Environment and Public Works Subcommittee on Clean Air Wednesday
5 February, 1997.

Mr. Chairman, I believe that as Senators, we have no greater duty and responsibility than to protect the health and safety of the American people.

The Clean Air Act does that and is one of our most successful environmental laws. It is also often referred to as one of our most complex, comprehensive and far reaching environmental laws.

Enormous progress has been made in the last twenty five years to control and reduce air pollution. For example, exposure of San Francisco Bay area residents to dangerous levels of ozone has been reduced by 93% since 1970. Last year, the Bay area became the largest metropolitan area in the country to reach attainment of current federal ozone standard.

However my state of California continues to face the most challenging and intractable air pollution problems in the Nation. Our South Coast Basin has the most polluted air in the country, and while we have seen a steady improvement of air quality, most of Southern and Central California does not yet meet the current federal ozone standard or the particulate matter standard.

Air pollution is a very serious problem. For example, according to the EPA, the current annual average concentrations of fine particulate matter in Southeast Los Angeles County may be responsible for up to 3,000 deaths annually, and more then 52,000 incidents of respiratory symptoms including 1,000 hospital admissions.

Even if current federal standards were achieved, the Environmental Protection Agency estimates 300-700 fine particle related deaths and more than 40,000 fine particle related health effects.

Young children constitute the largest group at high risk from exposure to air pollutants. They breath 50% more air by body weight than the average adult. In California alone there are over six million children under the age of fourteen and approximately ninety percent of them live in areas that fail to meet state and federal standards.

How are our children being affected? Studies show health effects ranging from 20 to 60 percent losses of lung capacity Despite this, representatives of industry claim that a thirty percent loss of lung capacity is not really a health effect because it is a only a temporary reversible loss in lung function. Tell that to a mother whose asthmatic child has to stay home or visit the hospital emergency room on a regular basis. Tell that to a mother whose teenage son suffers from continuous coughing, throat irritations, chest pain and shortness of breath.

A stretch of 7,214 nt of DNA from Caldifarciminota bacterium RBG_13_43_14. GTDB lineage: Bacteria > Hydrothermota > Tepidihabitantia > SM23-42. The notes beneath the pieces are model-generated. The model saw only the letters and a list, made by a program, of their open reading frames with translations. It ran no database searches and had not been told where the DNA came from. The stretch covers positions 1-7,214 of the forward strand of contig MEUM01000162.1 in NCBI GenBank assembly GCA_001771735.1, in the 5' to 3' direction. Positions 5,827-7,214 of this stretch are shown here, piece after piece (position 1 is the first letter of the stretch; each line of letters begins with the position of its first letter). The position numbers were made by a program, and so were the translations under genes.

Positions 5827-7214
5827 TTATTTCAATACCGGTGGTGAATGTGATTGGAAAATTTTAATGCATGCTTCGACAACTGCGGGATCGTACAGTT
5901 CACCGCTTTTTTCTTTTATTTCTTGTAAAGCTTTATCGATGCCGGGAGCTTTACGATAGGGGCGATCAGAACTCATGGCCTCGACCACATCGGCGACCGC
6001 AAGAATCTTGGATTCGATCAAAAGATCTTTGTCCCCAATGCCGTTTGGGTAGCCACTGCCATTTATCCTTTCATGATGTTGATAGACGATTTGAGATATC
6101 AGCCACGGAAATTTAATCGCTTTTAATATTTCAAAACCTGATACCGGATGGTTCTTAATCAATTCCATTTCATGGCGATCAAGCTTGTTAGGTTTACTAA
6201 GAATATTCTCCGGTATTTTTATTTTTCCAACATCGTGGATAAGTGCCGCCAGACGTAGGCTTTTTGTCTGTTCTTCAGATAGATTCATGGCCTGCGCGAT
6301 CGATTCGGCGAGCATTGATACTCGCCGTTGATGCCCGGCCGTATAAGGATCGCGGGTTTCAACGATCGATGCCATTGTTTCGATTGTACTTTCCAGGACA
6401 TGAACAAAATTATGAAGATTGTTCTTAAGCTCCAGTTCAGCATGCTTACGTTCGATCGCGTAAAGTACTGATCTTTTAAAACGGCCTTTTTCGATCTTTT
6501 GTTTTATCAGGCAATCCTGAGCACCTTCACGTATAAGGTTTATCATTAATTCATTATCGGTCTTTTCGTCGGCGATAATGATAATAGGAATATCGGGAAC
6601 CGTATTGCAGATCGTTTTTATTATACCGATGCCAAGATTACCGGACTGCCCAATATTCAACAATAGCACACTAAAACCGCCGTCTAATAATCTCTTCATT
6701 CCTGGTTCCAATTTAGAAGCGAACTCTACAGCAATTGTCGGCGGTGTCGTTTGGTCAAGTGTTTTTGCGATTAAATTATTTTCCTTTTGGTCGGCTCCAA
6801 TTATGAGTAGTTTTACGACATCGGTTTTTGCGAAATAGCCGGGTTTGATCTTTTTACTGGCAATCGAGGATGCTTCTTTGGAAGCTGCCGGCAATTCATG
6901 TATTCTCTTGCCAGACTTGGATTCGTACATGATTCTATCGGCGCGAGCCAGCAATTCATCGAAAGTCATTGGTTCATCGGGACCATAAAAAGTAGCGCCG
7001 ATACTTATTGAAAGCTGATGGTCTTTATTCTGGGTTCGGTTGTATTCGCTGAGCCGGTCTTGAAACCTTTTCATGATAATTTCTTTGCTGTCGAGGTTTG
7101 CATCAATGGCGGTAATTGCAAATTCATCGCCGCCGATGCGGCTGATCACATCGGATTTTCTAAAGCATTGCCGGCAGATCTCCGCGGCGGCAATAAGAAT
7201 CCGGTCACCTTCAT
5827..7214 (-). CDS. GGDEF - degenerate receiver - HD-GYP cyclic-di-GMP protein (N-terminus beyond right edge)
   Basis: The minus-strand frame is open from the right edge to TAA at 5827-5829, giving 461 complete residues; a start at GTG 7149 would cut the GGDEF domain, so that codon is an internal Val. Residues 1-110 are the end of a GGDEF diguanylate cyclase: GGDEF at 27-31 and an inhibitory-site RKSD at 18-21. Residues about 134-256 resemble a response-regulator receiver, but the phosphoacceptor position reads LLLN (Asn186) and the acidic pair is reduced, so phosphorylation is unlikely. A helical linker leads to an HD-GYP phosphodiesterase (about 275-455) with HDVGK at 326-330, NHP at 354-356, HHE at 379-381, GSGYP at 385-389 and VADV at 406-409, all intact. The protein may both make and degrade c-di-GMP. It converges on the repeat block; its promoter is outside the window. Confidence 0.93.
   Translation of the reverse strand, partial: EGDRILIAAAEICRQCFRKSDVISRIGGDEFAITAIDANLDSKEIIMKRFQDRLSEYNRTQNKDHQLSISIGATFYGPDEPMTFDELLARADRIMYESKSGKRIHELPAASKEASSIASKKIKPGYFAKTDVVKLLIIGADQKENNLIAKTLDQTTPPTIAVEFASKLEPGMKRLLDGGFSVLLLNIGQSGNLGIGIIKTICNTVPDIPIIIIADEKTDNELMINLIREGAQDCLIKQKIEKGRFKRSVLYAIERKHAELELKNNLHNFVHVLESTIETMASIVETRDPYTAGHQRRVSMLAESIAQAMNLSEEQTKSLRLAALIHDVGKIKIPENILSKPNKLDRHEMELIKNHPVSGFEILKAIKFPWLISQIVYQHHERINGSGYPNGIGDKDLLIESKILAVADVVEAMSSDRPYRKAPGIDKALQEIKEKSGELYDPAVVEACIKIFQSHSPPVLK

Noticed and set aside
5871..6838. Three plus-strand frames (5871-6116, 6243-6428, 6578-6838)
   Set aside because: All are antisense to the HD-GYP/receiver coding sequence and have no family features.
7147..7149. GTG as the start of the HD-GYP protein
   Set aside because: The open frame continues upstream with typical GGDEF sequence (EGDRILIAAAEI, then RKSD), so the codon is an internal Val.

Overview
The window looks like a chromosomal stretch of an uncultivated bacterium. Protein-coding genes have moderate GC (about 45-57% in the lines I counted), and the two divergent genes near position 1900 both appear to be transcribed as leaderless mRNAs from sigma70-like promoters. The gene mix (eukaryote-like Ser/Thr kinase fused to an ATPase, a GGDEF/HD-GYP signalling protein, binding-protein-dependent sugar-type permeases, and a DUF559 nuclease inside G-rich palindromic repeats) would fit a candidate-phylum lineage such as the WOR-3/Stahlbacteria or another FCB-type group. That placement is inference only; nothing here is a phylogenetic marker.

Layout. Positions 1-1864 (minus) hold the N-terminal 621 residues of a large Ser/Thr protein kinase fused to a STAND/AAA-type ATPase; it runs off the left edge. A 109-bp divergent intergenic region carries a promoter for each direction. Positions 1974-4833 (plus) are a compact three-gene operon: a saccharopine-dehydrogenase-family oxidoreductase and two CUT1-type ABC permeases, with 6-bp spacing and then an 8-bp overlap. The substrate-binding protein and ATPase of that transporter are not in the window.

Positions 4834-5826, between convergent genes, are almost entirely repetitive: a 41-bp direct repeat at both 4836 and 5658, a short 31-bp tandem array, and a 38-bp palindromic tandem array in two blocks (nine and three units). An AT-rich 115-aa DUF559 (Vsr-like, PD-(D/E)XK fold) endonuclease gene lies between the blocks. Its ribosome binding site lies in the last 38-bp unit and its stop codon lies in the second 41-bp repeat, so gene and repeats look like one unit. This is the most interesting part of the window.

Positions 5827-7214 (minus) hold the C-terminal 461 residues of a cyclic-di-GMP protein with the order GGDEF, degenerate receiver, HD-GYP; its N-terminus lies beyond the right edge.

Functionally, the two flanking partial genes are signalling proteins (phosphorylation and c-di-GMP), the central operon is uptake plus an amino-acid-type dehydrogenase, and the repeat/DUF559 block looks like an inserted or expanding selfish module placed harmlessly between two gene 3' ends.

And what about the potential of causing permanent damage? We have studies of laboratory animals which indicate that long term exposure to ozone causes permanent damage to the lungs.

Mr. Chairman, in 1988 California expressed belief in the need for stronger clean air standards when we passed the most stringent ozone and particulate matter state standards in the country.

And let me put this in context - we are committed to continuing to make improvements in air quality in a state that is projected to have double digit growth in population (18%) in the next ten years. By the year 2005, we expect to have 38.2 million people in California -- up from 32.2 million. We'll have a lot more cars on our highways.

The Clean Air Act directs the Administrator to set standards at levels that in the judgment of the Administer protect the public health with an adequate margin of safety. Health must continue to be the marker upon which standards are based. And those standards must be based on science. Once health-based standards are set, costs should play an important role in implementation and timetables.

A lot of serious questions have been raised about the Environmental Protection Agency's proposal. Industry is questioning the strength of the scientific basis for the proposal.

In our search for answers, I think we need to look very closely at what the EPA Clean Air Scientific Advisory Committee recommended.

They reviewed the available science and made a determination that there is an adequate scientific basis for the Administrator to revise the standards. For both ozone and particulates, the committee approved the EPA documents and the recommended specific ranges for new more stringent standards. The Committee unanimously supported moving from the current 1-hour ozone standard to an 8-hour standard. Nineteen of twenty one CASAC members supported moving to a fine particle standard for particulates.

As we hear the criticisms of industry, we must constantly keep their final recommendation in our minds. We must not let the complexity of the debate let us forget them.

Mr. Chairman, I am going to work aggressively to pursue answers to the serious questions that have been raised about the EPA proposal and I look forward to working with you, and the other members of this subcommittee.

Mr. Chairman I would like to welcome Dr. Menzel and Dr. Wyzga who have come from California to testify before this subcommittee today.

Thank you.